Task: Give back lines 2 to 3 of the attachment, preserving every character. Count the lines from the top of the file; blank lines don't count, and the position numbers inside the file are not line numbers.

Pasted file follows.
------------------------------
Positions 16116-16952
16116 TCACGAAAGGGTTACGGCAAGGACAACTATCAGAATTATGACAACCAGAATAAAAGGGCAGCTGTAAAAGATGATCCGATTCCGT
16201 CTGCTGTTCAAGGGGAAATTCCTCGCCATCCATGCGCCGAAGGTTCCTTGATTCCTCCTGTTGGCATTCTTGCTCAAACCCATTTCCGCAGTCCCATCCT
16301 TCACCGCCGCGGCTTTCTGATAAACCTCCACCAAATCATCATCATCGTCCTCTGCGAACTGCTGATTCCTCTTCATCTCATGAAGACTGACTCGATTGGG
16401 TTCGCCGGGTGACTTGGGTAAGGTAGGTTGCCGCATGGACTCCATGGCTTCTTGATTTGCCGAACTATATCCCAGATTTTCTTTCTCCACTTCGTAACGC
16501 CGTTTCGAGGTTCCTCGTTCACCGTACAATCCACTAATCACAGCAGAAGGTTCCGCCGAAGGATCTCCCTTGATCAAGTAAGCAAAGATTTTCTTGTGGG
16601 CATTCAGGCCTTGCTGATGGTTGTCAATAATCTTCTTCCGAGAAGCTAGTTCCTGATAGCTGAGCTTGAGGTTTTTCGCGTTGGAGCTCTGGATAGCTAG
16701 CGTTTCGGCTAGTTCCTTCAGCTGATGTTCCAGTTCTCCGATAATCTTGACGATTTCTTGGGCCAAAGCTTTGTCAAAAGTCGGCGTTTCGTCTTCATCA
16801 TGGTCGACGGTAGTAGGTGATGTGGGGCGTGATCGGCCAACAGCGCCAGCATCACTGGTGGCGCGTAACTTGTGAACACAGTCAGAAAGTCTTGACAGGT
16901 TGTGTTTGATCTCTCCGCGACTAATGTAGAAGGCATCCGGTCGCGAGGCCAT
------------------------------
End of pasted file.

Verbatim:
16116 TCACGAAAGGGTTACGGCAAGGACAACTATCAGAATTATGACAACCAGAATAAAAGGGCAGCTGTAAAAGATGATCCGATTCCGT
16201 CTGCTGTTCAAGGGGAAATTCCTCGCCATCCATGCGCCGAAGGTTCCTTGATTCCTCCTGTTGGCATTCTTGCTCAAACCCATTTCCGCAGTCCCATCCT